CAT 2018 StrategiesCATKing
CAT (Common Admission Test) is an MBA entrance exam to get through B-School. Before we jump onto the CAT strategies lets understand the pattern and weight of the marks.
CAT is primarily divided into 3 sections viz Quants, LR / DI and Verbal ability. The following table helps understand the no. of questions & time duration for each of them.
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|Quants||34 Question||60 Minutes|
|LR / DI||32 Questions||60 Minutes|
|Verbal||34 Questions||60 minutes|
There are a total 100 questions which need to be solved in 180 mins i.e. approximately you have 1.8 mins per question.
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Focus on percentage not percentile:
Often we hear that a student scored 99.99%tile (percentile) to get a call from the top IIMs. This is true in most of the cases however, did you know the %tage (percentage) required to get that kind of percentile? Can you make any guesses? In 2016 CAT, if you scored 213 marks out of 300 you would get 99.99%tile i.e. 71% of marks and for 99.95%tile you needed a score of 200 out of 300 i.e. 66.67%
Haven’t you scored a first class or distinction in your 10th, 12th & graduation class? If you have this is surely achievable. Now that you do not have that extra high percentile burden on your head; think of CAT as an exam where you need to score between 67-70% +.
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Start slow but be consistent:
No matter what activity it may be, a disciplined student has a much better chance of scoring high then a disciplined one. Study is like going to gym, you may not do a night out & get a body like Arnold Schwarzenegger, it will take a disciplined & persistent effort.
Ideal start would be to spent around 2 to 3 hours a day working on the basics of all the three sections. The best thing that you can do is create a timetable and allocate equal time to all the 3 sections. Most of the time, some students make a crucial mistake of only studying their favourite sections, I know this is a tempting option but eventually will lead you to mess-up the sections that you are not good with.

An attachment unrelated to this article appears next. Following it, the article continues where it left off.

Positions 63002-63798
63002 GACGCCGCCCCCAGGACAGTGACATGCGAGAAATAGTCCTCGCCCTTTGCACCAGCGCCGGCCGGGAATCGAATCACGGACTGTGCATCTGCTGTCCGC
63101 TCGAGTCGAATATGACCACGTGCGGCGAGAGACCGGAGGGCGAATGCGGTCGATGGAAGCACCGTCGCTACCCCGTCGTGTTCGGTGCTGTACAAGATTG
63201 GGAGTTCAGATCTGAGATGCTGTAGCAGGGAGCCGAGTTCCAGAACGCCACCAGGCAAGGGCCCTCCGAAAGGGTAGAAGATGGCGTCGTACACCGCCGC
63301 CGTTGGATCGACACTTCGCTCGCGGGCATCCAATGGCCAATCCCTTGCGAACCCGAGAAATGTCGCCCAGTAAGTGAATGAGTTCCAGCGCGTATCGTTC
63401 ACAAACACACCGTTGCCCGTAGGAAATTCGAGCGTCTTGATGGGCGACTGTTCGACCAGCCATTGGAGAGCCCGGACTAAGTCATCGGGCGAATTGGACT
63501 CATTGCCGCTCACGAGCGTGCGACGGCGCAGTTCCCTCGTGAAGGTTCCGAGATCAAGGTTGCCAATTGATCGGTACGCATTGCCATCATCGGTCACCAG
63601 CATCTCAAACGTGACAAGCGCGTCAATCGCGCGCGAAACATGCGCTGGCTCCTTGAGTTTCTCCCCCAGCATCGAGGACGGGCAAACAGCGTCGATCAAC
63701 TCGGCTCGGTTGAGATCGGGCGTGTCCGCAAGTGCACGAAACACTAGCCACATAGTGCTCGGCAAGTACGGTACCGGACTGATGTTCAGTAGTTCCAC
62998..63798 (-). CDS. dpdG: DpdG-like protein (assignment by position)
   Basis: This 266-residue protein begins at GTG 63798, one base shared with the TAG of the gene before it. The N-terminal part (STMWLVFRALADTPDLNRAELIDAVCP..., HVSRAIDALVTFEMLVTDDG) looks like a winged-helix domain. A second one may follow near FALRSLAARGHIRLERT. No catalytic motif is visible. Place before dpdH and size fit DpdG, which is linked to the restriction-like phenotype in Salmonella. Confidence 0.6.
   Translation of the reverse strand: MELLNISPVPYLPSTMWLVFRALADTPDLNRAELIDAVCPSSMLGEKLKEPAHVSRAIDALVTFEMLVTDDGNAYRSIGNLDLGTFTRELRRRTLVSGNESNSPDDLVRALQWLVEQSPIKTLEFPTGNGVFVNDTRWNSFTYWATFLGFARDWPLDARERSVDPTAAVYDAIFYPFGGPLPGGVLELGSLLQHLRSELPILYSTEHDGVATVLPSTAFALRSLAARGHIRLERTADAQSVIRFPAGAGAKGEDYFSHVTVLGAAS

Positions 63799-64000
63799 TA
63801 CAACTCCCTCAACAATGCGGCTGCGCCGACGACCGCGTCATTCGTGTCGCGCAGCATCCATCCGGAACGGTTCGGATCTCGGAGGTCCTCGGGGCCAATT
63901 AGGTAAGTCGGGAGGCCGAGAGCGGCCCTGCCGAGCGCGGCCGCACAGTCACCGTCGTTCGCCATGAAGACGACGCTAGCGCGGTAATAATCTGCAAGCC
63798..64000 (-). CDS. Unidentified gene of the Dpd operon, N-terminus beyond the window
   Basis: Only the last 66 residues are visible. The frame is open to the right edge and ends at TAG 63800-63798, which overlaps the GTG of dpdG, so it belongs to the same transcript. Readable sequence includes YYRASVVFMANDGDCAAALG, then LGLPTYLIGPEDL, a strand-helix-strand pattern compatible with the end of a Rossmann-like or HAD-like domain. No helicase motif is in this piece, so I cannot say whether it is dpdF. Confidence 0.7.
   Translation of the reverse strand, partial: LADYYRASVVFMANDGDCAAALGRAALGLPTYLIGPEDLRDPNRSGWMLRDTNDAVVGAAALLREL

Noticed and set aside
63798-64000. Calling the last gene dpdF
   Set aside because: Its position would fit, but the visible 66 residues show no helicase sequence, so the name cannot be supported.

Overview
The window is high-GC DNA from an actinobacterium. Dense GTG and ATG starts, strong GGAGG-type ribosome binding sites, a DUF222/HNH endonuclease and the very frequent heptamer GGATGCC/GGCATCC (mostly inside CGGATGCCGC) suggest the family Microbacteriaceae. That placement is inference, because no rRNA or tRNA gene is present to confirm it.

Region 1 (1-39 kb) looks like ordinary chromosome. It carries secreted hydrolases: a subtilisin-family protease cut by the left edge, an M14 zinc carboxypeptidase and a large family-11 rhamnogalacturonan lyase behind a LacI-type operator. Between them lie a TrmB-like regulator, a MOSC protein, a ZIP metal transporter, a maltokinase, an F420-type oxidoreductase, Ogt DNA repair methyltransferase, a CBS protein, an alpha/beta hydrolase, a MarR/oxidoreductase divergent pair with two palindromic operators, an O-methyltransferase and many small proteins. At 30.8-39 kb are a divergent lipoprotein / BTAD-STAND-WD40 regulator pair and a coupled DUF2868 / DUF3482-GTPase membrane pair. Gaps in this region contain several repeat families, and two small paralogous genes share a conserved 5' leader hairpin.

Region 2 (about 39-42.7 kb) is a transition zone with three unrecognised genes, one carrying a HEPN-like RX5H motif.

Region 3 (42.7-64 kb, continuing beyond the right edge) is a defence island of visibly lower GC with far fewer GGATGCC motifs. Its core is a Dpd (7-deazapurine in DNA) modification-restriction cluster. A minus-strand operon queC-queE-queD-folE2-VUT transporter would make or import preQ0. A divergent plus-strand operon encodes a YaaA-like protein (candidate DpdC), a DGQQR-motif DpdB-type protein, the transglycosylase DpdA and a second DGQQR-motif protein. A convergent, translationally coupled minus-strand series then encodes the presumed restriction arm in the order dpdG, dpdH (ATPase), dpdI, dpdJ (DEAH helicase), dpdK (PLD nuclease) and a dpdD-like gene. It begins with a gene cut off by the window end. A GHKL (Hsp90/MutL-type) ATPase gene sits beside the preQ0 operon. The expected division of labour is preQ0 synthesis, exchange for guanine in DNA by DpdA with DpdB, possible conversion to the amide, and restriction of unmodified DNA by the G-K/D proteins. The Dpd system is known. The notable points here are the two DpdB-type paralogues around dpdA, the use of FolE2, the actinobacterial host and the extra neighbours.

Get a Timetable for yourself:
You can make a similar one if not adopt the same.
|2 hours verbal||2 hours RC||2 hours Quants||2 hours LR||2 hours DI||Revision||Revision|
It’s not only important to manage all the subjects equally but also to revise them before closing the week; this will ensure that you have thoroughly understood whatever has been done so far.
During the first month of your preparation; you need to rigorously follow this up; since unless you get a good start to your preparation, you will not have an edge over others.
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Keep your strategic hat on:
Always remember that it’s not about solving a question when it comes to CAT, it is how fast & effectively have you solved it, if you inculcate this habit from the start it would definitely help you cultivate that thought process and greatly help you during the actual CAT.
The best way to bring this to practice is by trying hard to find out a shortcut trick for all the questions that you have solved. Just ask yourself, if there is a better & quicker way of solving this?
Pace up at the right time:
Make sure that you keep increasing the duration of study gradually, in this case we started with 2 hours a day however, that will not be ideal when the exam is approaching close every month. Here is how you can gradually increase the no. of hours for study.
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|> 5 months||< 4 months||< 3 months||< 2 months||< 1 month|
|2 hours a day||3 hours a day||5 hours a day||6 hours a day||7 hours a day|
If you have more than 5 months before exam; you can start off with 2 hours a day, and every consecutive months you can increase the duration of study. This is very important to make sure the moment is not halted. Also, you can take 1 day break per month to get some breathing space.
To summarize; consistency with the right strategy is the key to success in CAT exam.